I heard the tapes of Mel Gibson calling his ex-girlfriend this week on a newscast. If indeed they are real, they were horrifying and to me they sounded like someone suffering from some form of untreated mental illness.
I have posted about narcissism and sociopaths, but not yet discussed the other mental illnesses which are most frequently seen in divorce cases; addictions, bipolar disorder or borderline personality disorder. No divorce lawyer should be without her copy of "DSM-IV" (aka Diagnostic And Statistical Manual of Mental Disorders, Fourth Edition), the Bible of the American Psychiatric Association.
Nor have I discussed parental alienation syndrome (which is not yet in the DSM-IV), which I believe occurs as a result of some sort of underlying disorder on the part of the alienator, which precludes him/her from seeing the damage caused to the kids.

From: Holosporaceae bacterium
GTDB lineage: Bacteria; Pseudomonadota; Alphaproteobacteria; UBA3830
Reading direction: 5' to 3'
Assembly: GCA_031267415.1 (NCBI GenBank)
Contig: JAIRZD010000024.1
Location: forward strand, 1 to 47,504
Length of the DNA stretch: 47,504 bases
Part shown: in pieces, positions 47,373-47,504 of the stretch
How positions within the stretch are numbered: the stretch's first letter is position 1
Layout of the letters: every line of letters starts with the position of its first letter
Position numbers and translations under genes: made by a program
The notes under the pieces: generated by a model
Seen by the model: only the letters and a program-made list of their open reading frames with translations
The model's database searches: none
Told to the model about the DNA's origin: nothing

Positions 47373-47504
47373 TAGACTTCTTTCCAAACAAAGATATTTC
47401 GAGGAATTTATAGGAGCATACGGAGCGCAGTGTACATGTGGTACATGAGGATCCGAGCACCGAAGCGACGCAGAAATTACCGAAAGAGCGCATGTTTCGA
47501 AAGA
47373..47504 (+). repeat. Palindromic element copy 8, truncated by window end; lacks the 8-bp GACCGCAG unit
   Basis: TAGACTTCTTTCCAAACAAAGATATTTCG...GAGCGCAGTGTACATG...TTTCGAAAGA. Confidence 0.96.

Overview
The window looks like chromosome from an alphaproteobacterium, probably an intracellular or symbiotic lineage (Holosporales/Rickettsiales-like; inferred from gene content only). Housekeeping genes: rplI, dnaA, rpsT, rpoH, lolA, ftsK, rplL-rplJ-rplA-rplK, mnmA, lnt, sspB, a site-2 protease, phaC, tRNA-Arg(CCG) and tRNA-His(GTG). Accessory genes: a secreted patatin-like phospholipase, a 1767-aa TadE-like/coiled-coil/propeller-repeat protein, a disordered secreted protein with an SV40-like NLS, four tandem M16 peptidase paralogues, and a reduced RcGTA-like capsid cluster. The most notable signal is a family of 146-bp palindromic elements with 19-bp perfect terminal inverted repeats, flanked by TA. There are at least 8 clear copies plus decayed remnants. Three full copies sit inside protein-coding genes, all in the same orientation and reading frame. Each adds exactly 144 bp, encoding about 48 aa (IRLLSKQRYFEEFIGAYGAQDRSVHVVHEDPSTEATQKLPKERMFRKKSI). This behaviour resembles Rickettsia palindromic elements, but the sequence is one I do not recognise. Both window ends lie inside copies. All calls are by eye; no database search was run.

Bipolar Disorder, once diagnosed, is one of the most easily treatable mental illnesses; however, many patients will be reluctant to seek help, may often self-medicate with alcohol, and when diagnosed can often be non-compliant with their medication. As a result, many of their marriages fall apart. Mental illness is just that, an illness, and is handled by the court as a condition requiring help and support. It can add to the needs of the recipient spouse in an alimony situation, and is often an issue raised in custody cases. If the parent who suffers from the illness has a history of non-compliance with medication, this can be a serious factor in determining access to children.
After the fight over whether or not the Gibson tapes were tampered with, the custody battle may well shift to Mr. Gibson’s mental status.